Saturday 16 April – Saturday 30 April 2011
X | Saturday 16 April – Saturday 30 April 2011 | RUA RED

Visiting students bring innovative work and experiences to Ireland.

From 18 – 30 April, RUA RED’s Gallery 2 will be taken over by visiting students from Goldsmiths College, London. The arts centre’s keen focus on arts and technology is explored with this captivating partnership.

X is a group show comprising works by Ronin Cho, Hestia Peppe, William Robinson, Ian Wu and Kentaro Yamada who are all currently studying at Goldsmiths College on the Computational Studio Arts MFA. Their work reflects the wide range of approaches towards mediating between the worlds of visual, performing and relational (or interactive) art and technology.

With a background in graphic and interaction design, Ronin Cho turned to kinetic sculpture and media art. Driven by a keen interest in how one’s experiences could be transferred to others. In developing his ideas he seeks to combine the benefits of using technology and traditional media.

Hestia Peppe works with drawing, performance and other technologies to consider pattern and narrative and to enable the transmission of knowledge. She seeks to explore creatively how technology is used via the body to navigate and connect space, time and self.

William Robinson’s work explores the area encompassing both experimental science and art, with a specific focus on the way we accept science mediated through various news outlets, rather than direct from the source. By using technology both as a medium and also as a mechanism with which to shield the facts, he presents an altered view of both science and art.

Ian Wu is driven by his curiosity and observations of things from everyday life and how technologies can be used in an unusual way, as a material in his work. Ian often subverts the way a technology should be used, in order to deliver his personal belief, and to prompt viewers to use their different perspectives to respond, and rethink their own beliefs.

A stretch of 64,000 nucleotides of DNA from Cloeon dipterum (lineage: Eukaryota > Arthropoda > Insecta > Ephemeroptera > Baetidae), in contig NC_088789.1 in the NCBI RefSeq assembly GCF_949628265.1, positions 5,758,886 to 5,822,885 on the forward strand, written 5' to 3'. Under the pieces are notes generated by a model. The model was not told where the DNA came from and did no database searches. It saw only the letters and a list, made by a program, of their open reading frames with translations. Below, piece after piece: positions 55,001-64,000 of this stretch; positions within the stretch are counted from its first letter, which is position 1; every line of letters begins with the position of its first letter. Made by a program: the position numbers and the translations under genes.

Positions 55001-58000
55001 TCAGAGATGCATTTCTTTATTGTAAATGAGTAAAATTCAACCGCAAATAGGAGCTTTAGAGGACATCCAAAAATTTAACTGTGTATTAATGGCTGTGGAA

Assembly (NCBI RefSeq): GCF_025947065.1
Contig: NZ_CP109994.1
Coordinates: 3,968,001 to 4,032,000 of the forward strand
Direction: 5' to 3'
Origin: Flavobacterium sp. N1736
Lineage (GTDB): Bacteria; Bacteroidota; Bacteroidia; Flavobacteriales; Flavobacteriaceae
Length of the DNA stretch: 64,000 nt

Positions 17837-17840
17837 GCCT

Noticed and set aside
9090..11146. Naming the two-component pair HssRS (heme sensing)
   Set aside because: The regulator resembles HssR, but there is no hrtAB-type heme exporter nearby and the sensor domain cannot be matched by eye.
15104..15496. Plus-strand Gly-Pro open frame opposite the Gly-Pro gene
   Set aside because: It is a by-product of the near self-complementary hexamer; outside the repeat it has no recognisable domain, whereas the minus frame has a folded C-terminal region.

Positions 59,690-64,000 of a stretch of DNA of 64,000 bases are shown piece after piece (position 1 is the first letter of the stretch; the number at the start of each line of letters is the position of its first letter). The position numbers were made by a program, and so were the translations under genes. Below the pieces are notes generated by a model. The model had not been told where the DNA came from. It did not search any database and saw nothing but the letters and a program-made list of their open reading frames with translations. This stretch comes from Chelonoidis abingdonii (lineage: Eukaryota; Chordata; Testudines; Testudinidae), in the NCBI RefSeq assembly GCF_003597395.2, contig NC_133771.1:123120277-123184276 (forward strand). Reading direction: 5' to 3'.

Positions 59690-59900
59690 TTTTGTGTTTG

Born in Japan and growing up in New Zealand, Kentaro Yamada works in the mode of operation that is rooted in Japanese tradition such as zen. He hopes to communicate them through universal language that transcends cultural differences. Perhaps due to living in different cultures and operating in various status quos, Kentaro questions what it means to accept and question rules of operation. He feels that poetic use and misuse of syntax in communication, allows us to think about current context in which we observe the world. He hopes this idea of questioning the question will create possibilities of connecting art and life.

Karen Phillips, director, says,

“This is an interesting and developing partnership for us. There are a lot of great artists exploring arts using technology and playing with digital art. We want to be able to use this exhibition for artists interested in this area to see what is being explored elsewhere, share ideas and their challenges. This exhibition can be seen more as a ‘project space’ with plenty of opportunity for people to talk, question, network and explore the work.”

Elements of performance and workshops will run throughout the exhibition run.

The exhibition is supported by Goldsmiths Digital Studios, Computing, University of London, UK.

Saturday 16 April – Saturday 30 April 2011
South Dublin Arts Centre
Tallaght, Dublin 24
Telephone: +353 1 451 5860
Opening hours / start times:
Monday 10:00 - 18:00
Tuesday 10:00 - 18:00
Wednesday 10:00 - 18:00
Thursday 10:00 - 18:00
Friday 10:00 - 18:00
Saturday 10:00 - 18:00
Admission / price: Free

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